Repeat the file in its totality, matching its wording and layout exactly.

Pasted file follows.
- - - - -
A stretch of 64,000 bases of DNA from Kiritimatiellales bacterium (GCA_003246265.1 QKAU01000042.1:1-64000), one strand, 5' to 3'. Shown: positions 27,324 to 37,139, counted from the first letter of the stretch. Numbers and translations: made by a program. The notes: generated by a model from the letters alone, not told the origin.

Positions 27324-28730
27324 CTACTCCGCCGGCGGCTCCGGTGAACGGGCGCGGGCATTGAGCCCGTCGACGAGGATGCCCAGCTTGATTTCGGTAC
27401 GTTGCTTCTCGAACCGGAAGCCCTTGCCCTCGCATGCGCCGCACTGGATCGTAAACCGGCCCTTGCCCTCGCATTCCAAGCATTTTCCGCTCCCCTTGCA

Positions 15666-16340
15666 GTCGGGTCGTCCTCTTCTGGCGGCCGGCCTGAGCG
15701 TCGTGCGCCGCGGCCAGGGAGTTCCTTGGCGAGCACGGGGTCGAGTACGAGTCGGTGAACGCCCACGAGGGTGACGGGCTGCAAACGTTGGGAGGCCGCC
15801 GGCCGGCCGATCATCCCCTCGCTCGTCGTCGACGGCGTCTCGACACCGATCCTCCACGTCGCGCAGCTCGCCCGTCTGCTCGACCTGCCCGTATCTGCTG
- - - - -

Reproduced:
A stretch of 64,000 bases of DNA from Kiritimatiellales bacterium (GCA_003246265.1 QKAU01000042.1:1-64000), one strand, 5' to 3'. Shown: positions 27,324 to 37,139, counted from the first letter of the stretch. Numbers and translations: made by a program. The notes: generated by a model from the letters alone, not told the origin.

Positions 27324-28730
27324 CTACTCCGCCGGCGGCTCCGGTGAACGGGCGCGGGCATTGAGCCCGTCGACGAGGATGCCCAGCTTGATTTCGGTAC
27401 GTTGCTTCTCGAACCGGAAGCCCTTGCCCTCGCATGCGCCGCACTGGATCGTAAACCGGCCCTTGCCCTCGCATTCCAAGCATTTTCCGCTCCCCTTGCA

Positions 15666-16340
15666 GTCGGGTCGTCCTCTTCTGGCGGCCGGCCTGAGCG
15701 TCGTGCGCCGCGGCCAGGGAGTTCCTTGGCGAGCACGGGGTCGAGTACGAGTCGGTGAACGCCCACGAGGGTGACGGGCTGCAAACGTTGGGAGGCCGCC
15801 GGCCGGCCGATCATCCCCTCGCTCGTCGTCGACGGCGTCTCGACACCGATCCTCCACGTCGCGCAGCTCGCCCGTCTGCTCGACCTGCCCGTATCTGCTG